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meridian than that of Greenwich; allow 10 seconds" of time for every 15° of longitude, which subtract from the time at Greenwich for places in west longitude, or add to that time for places in east longitude, and the result will shew the time of culminating at the given meridian.

EXAMPLE I.

At what time will Arcturus come to the meridian of Greenwich on the 1st of December 1822 2 The right ascension of Arcturus being 14h.7'.32".t "'s right ascension (1822)+24h - - =38b. 7.32". G)'s right ascension, December 1st, 1822 - = 16*.28'.16".

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Go’s right ascension, December 1st, 1822, at noon= 16*.28.16". G)'s right ascension, December 2d, 1822, at noon= 16*.32.35".

Increase of the G)'s right ascension in 24 hours = Oh. 4'.19".

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I. At what time will Aldebaran culminate at Greenwich on the 20th November 1822.2 Therightascension of Aldebaran being4".25'43"(Tab. VIII.) the sun's right ascension at noon (Naut. Alm.) 15h.41.29" on November 20th, and on the 21st 15b.45'.40”. Answer. 12h.42.1°.” 2. At what hour will Regulus culminate at Greenwich, on the 6th of February 1822? The right ascension of Regulus being 9.58".58" (Tab.VIII.); G)'s right ascension Feb. 6th (Naut. Alm.) being 21". 18.40", and on the 7th 21.h.22.40". Answer. 12h.38".6”. 3. At what time, on the 18th of December 1822, will Sirius, the Dog Star, culminate at Greenwich 2 The right ascension of Sirius being 6.87°. 18" (Tab. VIII.); G)'s right ascension 18th December, (Naut. Alm.) at noon, 17*.42.55", and on the 19th, 17b.47".21”. Answer. 12h.52'. 4. At what time, on the 1st of December 1822, will Castor culminate at Greenwich 2 The right ascension of Castor being 7.23.13" (Tab.VIII.); G)'s right ascension (Naut. Alm.) December 1st= 16*.28'.16", and on the 2d=16h.32.35". Answer. 14h.52'.16".

* For the sun's right ascension varies about four minutes of time every day, but the right ascension of a star remains nearly the same during the whole year, and 24* : 4'::1h (=150): 10".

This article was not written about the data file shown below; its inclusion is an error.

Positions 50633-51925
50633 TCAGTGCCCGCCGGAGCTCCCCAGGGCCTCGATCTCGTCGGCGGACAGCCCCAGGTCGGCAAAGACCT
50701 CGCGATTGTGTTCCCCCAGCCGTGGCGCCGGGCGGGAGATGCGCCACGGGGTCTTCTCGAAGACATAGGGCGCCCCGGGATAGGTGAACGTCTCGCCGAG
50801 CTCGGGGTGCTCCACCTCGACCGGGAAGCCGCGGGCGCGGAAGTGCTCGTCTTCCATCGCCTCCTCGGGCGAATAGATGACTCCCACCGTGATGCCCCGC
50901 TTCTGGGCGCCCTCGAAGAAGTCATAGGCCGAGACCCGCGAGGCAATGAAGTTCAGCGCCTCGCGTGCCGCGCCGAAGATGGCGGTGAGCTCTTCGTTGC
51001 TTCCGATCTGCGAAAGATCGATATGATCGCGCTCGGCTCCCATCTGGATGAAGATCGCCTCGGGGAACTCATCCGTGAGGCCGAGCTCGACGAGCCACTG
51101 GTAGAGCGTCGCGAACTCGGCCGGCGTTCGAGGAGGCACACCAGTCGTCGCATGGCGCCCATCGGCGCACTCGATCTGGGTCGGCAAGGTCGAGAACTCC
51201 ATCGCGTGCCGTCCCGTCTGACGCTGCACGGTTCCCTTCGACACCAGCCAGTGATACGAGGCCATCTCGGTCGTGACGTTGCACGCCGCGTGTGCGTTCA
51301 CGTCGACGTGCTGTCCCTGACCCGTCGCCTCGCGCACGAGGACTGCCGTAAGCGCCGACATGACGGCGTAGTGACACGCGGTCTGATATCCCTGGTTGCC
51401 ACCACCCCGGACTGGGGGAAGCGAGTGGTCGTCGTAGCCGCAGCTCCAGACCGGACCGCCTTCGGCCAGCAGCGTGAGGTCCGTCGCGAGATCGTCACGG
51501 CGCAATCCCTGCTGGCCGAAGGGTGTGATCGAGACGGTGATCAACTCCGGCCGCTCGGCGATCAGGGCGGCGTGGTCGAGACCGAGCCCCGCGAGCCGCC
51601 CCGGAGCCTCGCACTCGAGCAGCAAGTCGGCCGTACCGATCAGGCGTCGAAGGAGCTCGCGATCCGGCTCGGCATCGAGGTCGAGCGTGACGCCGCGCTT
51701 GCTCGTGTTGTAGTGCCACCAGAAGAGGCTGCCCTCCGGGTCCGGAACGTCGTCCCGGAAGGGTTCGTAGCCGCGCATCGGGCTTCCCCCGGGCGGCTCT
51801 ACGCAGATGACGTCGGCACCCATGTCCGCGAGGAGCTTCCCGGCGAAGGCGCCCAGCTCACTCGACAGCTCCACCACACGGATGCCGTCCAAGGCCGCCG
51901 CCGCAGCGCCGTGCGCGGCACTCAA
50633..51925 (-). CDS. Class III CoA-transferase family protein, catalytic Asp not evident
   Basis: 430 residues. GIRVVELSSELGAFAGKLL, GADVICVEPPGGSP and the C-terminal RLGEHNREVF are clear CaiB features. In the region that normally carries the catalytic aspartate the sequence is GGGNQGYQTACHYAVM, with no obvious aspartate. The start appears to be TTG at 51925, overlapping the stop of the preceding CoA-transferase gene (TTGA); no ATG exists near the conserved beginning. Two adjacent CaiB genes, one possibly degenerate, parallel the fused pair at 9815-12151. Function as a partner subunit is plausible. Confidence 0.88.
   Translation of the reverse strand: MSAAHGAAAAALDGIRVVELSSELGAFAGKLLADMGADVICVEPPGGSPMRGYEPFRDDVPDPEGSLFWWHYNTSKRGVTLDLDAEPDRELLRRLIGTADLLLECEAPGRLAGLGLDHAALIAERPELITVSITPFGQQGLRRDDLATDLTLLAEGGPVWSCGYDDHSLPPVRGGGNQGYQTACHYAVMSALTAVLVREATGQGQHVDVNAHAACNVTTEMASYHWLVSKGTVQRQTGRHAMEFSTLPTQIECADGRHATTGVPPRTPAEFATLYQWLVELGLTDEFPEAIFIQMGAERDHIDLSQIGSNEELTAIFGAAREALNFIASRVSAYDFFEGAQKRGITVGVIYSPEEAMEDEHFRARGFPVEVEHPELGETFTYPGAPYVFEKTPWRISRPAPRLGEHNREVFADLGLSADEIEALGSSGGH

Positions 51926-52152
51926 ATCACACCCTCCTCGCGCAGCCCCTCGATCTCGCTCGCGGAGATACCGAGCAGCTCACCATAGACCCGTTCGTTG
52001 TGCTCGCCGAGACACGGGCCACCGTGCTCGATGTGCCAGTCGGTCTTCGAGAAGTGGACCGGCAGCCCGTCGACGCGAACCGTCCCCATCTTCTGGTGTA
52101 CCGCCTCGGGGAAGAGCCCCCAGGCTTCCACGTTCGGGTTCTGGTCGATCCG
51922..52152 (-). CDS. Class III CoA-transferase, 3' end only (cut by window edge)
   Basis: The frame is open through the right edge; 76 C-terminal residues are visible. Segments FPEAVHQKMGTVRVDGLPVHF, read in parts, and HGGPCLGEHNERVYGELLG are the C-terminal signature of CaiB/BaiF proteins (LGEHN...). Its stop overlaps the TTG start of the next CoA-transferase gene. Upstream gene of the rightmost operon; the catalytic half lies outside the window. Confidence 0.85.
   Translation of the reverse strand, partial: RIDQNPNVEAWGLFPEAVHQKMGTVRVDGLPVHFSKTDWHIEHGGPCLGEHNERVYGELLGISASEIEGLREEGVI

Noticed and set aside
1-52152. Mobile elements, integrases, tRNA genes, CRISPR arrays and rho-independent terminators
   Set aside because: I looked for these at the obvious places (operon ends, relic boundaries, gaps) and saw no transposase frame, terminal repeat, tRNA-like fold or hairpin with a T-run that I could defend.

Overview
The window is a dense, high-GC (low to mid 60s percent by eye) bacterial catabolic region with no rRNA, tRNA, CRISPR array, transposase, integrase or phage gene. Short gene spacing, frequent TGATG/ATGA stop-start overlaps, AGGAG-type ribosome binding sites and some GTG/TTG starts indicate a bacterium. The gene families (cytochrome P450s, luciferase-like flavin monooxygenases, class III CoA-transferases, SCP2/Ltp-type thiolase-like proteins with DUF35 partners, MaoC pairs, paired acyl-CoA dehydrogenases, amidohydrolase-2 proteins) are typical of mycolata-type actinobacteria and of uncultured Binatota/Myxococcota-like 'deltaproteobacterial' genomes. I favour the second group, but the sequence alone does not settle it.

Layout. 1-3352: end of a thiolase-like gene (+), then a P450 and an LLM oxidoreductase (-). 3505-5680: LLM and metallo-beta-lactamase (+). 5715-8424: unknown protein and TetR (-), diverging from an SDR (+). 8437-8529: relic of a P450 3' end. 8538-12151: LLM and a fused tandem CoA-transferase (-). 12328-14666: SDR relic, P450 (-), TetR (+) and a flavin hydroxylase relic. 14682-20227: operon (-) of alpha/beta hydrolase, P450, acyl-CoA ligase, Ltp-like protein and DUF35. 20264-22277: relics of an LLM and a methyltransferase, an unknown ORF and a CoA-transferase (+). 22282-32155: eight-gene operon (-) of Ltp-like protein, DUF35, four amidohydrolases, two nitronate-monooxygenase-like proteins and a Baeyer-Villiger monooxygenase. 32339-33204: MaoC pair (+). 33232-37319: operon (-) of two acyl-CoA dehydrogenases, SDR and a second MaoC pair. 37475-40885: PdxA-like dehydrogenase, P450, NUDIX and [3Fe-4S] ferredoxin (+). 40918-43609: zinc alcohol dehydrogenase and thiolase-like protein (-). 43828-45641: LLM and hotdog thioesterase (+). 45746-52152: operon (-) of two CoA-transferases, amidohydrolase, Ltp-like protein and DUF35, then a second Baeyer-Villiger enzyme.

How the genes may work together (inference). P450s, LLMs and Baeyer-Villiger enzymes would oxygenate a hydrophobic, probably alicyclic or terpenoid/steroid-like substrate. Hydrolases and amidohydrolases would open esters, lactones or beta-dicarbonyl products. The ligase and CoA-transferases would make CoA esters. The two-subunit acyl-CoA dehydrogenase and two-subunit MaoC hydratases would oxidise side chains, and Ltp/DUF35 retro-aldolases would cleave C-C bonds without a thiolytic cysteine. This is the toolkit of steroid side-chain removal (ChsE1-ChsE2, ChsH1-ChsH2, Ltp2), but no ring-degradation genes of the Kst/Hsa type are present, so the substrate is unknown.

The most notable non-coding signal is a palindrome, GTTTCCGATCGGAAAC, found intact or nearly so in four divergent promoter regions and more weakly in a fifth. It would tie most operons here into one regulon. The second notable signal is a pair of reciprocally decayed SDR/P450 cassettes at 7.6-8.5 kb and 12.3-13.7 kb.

+ See the table annexed to the Nautical Almanac for the year 1822, or Table VIII. of this work.

# The same fixed star is on the meridian of any place at nearly the same hour, on the same day of the month, for several years; the variation in 40 years will seldom exeeed two minutes of time.

PROBLEM VIII.

(E) To find the time of the moon, or any planet's culminating. RULE 1. Subtract the sun's right ascension at noon, from the right ascension of the planet, and the remainder is the time of culminating nearly. If the sun's right ascension, in time, be greater than that of the planet, add 24 hours to the planet's right ascension before you subtract. 2. Find (from the Nautical Almanac) the daily variation of the sun's right ascension, and the daily variation of the planet's right ascension, and take their difference or sum. When the daily variation of the planet's right ascension is greater than that of the sun's, its motion is progressive, and when less, its motion is retrograde. Then, for the moon, or the progressive motion of a planet. 24 hours diminished by the aforesaid difference : 24h:: the time of culminating nearly : the true time of culminating. For the retrograde motion of a planet. 24 hours increased by the aforesaid sum : 24h:: the time of culminating nearly : the true time of culminating. Note. When the planet is stationary, the time of its passage over the meridian will evidently be determined in the same manner as that of a fixed star having the same right ascension with the planet.

* The motion of clocks or watches may be examined, and their errors rectified, by the culminating of the stars. For instance, Aldebaran is on the meridian of Greenwich, November 20th, at 12*.42'. 1" apparent time, from which take the equation of time on the same day 14, 12", as directed in the IId page in the month in the Nautical Almanac, and the remainder 12%. 27.49" is the true mean time which the clock ought to shew when the star is on the meridian.

+ The right ascensions of the planets are not given in the Nautical Almanac, but they may be calculated from their geocentric latitudes and longitudes, which are inserted in that work, and the obliquity of the ecliptic. The time at which each of the planets passes the meridian of Greenwich is given in the IVth page of each month in the Nautical Almanac, and that of the moon in the VIth.